10. Compulsory and free primary education.

11. Educational interests.

12. Protection of work.

13. Hours of work.

  • 48 hours is the legal maximum hours of work. (Following 40 hours, the eight additional hours have to be paid for in overtime compensation)[9]
  • While working in Malta, you are legally entitled to 25 days of annual leave. Workers are also entitled to days off on public holidays that do not fall on a Saturday or Sunday.[9]

14. Equal rights of men and women.

15. Minimum age for paid labour.

  • The minimum age for employment is 16 years[10]
National Minimum Wage (per week)
Aged 18 year and over €175.84
Age 17 years €169.06
Under 17 years €166.22

16. Safeguarding labour of minors.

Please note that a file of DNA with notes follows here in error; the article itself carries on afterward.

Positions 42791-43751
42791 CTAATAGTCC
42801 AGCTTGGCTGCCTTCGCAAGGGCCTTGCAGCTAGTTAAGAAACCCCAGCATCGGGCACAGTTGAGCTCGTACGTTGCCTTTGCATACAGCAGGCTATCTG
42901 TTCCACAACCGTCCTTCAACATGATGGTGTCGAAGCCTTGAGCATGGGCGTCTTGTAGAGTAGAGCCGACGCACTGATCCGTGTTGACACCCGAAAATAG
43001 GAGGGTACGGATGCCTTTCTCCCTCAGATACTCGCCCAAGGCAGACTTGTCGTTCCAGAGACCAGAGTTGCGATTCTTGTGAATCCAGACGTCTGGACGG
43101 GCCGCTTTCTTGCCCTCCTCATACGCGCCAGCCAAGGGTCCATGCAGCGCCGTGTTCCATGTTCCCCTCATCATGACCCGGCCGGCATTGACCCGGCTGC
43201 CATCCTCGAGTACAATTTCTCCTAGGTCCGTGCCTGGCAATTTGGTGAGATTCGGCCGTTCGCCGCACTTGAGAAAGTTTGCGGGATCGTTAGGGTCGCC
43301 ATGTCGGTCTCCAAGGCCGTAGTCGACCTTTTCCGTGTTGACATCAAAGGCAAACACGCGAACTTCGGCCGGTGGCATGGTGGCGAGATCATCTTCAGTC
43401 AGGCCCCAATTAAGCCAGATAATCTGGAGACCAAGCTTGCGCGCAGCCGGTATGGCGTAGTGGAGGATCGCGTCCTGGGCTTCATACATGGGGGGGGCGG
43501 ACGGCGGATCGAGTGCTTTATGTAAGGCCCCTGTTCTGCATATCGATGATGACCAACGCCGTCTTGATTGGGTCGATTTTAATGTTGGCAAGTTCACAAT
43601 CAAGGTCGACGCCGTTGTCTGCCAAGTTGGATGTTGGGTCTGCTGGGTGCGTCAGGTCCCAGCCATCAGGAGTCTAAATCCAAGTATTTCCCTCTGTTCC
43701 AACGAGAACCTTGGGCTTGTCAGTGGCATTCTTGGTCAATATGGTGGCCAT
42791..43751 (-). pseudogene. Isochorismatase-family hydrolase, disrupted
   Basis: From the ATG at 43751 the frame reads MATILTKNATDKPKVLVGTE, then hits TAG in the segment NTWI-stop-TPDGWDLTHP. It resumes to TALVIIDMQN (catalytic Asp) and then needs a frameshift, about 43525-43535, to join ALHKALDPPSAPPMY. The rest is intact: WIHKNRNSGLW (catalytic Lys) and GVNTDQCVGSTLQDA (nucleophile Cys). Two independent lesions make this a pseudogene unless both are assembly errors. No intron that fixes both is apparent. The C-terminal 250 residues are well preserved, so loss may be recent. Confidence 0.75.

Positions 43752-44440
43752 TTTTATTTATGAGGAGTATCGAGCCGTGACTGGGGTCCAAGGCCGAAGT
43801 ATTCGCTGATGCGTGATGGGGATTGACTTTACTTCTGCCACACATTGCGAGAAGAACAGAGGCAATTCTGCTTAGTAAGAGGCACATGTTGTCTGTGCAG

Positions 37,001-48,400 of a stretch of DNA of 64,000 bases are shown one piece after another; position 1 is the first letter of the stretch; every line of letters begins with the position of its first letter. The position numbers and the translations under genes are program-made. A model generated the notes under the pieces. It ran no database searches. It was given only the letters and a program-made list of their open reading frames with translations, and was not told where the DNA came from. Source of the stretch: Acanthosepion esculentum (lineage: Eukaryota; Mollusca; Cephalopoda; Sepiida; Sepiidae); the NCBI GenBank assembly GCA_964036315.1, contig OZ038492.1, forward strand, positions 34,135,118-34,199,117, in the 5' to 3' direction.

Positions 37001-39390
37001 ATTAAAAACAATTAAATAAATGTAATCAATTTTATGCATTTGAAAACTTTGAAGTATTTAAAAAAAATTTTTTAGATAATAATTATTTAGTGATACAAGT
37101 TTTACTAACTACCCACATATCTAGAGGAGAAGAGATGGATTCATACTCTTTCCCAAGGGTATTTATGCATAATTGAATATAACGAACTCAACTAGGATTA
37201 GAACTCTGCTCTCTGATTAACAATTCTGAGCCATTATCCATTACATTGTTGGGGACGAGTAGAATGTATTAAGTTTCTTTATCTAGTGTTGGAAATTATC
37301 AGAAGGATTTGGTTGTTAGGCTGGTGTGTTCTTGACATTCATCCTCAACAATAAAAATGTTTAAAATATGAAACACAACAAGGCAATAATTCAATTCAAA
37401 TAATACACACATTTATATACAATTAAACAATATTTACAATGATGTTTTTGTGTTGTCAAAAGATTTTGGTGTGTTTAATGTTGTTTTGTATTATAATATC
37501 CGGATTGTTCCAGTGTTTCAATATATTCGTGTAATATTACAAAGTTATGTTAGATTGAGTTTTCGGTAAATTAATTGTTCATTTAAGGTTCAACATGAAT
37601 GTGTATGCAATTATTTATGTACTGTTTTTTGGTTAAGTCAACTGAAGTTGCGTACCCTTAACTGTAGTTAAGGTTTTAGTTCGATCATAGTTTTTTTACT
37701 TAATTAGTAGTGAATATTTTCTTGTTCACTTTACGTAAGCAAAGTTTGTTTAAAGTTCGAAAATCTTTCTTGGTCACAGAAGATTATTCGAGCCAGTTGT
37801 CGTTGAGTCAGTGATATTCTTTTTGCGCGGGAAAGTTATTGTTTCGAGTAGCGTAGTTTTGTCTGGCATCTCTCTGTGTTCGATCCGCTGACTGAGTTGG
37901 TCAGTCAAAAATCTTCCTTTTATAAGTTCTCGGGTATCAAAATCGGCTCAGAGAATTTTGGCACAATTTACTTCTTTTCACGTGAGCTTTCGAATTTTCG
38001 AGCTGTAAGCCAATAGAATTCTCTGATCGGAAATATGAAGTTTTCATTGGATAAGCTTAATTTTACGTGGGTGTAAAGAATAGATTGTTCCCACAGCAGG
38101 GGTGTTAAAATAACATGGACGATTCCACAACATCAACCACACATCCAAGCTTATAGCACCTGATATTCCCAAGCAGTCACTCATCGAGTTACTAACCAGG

17. Social assistance and insurance.

18. Encouragement of private economic enterprise.

19. Protection of artisan trades.

20. Encouragement of co-operatives.

20A. Participation of Maltese citizens living abroad.

21. Application of the principles.

The Constitution provides that limitations should aim to ensure that the enjoyment of rights and freedoms of any individual does not prejudice the rights and freedoms of others or the public interest. The law criminalises speech that promotes hatred on grounds of gender, gender identity, sexual orientation, race, colour, language, ethnic origin, religion or belief, or political or other opinions. Incitement to religious hatred is punishable by a prison term of six to 18 months.[11]

Treatment of groups and minorities